Filling Columns Not Specified with INSERT

Each INSERT command adds a new record to a table. A new line is appended to the bottom of the table. Although not all columns must be specified in the INSERT statement, values must also be entered in these missing columns. SQL provides the following mechanisms for a DBMS to handle missing values:

  • AUTO_INCREMENT: The value of the attribute is generated by the DBMS and used for artificial keys.
  • Default value: If a default value has been defined for this attribute, this value is saved for the new data record
  • NULL value: If no default value has been specified, the DBMS saves a NULL value for this column. Note: Some DBMSs generate a default value instead of a NULL.
  • Error message: If no default value has been specified and this column is defined with NOT NULL, an error message is issued and the execution of INSERT is terminated without changes to the DB.

Automatic Type Conversion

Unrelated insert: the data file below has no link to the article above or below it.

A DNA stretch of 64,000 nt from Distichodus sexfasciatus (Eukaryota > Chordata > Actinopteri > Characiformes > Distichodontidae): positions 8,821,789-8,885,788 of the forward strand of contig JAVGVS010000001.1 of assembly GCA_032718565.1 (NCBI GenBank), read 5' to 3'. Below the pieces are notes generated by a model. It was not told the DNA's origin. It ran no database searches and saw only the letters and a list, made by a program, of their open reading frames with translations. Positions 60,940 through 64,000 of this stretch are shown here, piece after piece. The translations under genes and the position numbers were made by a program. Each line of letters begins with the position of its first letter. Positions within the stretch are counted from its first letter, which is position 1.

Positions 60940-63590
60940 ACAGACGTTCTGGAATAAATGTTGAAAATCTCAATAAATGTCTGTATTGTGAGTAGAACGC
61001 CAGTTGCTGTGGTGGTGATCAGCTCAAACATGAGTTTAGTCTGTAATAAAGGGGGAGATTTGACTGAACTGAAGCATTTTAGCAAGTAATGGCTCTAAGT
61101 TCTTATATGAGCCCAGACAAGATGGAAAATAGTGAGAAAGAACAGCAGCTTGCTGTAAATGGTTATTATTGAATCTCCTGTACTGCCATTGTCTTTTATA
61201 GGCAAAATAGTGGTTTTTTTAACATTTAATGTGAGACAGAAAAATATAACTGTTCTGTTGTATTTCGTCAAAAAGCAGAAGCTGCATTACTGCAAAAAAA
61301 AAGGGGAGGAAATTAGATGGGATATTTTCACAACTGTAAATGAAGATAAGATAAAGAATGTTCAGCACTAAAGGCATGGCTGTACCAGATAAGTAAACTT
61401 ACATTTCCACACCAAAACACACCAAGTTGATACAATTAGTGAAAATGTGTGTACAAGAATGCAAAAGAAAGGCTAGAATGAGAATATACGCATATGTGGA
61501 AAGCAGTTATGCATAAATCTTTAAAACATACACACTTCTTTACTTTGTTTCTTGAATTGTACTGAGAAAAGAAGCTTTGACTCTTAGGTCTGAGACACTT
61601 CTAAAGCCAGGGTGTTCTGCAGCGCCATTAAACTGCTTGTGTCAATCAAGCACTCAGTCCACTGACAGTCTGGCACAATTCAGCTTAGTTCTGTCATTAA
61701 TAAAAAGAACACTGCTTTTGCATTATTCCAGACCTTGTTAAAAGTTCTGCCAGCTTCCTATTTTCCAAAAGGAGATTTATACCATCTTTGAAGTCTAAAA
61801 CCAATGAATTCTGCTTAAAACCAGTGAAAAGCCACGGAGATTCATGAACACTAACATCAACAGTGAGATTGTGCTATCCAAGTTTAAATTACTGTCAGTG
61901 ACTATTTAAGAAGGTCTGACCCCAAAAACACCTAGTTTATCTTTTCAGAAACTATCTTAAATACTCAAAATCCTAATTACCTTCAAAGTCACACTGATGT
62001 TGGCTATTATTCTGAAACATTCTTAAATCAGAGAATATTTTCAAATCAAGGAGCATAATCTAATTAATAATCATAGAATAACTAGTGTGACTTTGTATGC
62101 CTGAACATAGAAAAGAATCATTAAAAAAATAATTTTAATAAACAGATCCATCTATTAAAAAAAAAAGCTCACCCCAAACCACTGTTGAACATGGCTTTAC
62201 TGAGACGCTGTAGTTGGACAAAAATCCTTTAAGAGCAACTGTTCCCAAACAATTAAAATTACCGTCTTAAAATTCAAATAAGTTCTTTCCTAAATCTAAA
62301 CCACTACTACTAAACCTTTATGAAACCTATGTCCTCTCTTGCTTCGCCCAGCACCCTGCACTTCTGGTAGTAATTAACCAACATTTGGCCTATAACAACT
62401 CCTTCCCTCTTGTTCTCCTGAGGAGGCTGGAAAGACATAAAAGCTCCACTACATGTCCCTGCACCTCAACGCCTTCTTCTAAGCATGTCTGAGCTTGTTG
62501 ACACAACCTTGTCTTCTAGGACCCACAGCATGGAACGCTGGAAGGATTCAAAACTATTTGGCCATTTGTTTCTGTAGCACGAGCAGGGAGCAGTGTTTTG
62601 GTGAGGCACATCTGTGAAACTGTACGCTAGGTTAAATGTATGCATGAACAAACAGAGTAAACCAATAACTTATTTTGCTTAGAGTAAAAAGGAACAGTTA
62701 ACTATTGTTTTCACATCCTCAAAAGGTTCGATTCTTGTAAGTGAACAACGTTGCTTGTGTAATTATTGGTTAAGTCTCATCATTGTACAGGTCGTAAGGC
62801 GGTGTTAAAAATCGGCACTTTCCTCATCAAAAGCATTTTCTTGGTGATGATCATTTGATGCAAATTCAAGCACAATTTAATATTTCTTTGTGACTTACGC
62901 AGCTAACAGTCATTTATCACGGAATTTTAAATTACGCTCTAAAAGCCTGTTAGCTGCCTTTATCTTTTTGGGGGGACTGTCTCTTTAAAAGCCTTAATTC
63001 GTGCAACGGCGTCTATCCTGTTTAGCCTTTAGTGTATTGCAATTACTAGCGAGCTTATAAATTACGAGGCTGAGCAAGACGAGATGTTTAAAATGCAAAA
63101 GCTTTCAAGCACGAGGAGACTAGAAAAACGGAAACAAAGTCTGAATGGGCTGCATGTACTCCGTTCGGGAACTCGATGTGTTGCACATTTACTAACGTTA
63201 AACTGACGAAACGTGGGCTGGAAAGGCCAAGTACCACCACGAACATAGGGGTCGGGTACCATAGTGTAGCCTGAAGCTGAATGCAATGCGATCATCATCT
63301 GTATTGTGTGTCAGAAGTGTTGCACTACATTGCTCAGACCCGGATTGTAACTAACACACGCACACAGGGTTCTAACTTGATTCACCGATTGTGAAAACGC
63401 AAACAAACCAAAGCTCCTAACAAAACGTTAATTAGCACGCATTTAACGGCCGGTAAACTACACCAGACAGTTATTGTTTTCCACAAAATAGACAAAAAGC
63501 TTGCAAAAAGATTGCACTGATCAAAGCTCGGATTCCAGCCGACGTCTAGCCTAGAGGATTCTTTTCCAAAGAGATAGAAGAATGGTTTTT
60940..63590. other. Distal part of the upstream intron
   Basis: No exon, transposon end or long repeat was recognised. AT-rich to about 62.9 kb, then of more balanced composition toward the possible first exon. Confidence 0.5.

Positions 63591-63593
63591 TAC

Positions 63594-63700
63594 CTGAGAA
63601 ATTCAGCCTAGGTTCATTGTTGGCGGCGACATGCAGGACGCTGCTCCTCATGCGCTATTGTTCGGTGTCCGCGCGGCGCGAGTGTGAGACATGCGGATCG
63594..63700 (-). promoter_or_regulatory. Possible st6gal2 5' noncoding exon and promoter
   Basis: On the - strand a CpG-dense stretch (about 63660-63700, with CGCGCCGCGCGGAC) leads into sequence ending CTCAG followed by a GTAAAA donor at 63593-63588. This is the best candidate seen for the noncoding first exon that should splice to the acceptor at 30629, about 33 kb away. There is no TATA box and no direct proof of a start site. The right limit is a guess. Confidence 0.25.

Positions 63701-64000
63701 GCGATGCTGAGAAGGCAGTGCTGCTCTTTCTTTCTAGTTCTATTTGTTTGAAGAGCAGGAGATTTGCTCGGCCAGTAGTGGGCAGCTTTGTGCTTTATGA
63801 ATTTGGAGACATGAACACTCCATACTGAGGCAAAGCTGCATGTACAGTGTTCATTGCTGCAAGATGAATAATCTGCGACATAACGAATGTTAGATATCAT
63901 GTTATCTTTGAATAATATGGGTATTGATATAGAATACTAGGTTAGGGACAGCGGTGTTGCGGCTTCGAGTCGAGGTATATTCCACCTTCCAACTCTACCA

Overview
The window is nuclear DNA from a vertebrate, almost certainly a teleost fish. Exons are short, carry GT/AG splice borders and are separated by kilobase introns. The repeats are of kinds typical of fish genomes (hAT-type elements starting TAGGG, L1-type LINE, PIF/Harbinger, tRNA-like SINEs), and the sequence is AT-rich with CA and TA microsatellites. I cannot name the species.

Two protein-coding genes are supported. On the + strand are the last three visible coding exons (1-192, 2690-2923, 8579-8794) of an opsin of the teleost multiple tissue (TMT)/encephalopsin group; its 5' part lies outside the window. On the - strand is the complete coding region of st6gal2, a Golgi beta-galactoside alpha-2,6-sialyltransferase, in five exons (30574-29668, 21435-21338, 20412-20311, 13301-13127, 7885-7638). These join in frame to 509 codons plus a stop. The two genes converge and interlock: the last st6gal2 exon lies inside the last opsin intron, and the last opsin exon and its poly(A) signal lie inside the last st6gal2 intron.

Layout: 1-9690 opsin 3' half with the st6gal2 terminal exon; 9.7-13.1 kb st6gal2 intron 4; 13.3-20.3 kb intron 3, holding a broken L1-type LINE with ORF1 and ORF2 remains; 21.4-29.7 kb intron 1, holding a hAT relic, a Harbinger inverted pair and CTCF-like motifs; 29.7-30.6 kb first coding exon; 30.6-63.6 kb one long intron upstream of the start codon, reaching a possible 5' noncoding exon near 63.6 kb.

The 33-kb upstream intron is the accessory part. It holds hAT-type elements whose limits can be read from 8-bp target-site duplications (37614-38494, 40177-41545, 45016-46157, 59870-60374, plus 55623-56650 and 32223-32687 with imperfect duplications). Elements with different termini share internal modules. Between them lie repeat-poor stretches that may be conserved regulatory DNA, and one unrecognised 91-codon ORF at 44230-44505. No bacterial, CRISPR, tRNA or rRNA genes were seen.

If, when inserting values into a table, a transferred value does not have the correct data type for the corresponding column, the data type is automatically converted (if possible). This conversion is lossy, i.e., information may be lost without notification during insertion. For example, character strings are truncated when the maximum length is exceeded, and numerical values are rounded. If the type conversion can be carried out without errors, a warning or error message will be returned by some DBMS but not by others, despite the loss of information. If a loss of information is to be avoided, a type check must take place in the business application before the values are transferred to the DBMS. The following example illustrates an automatic type conversion. After you have created Table t (shown here)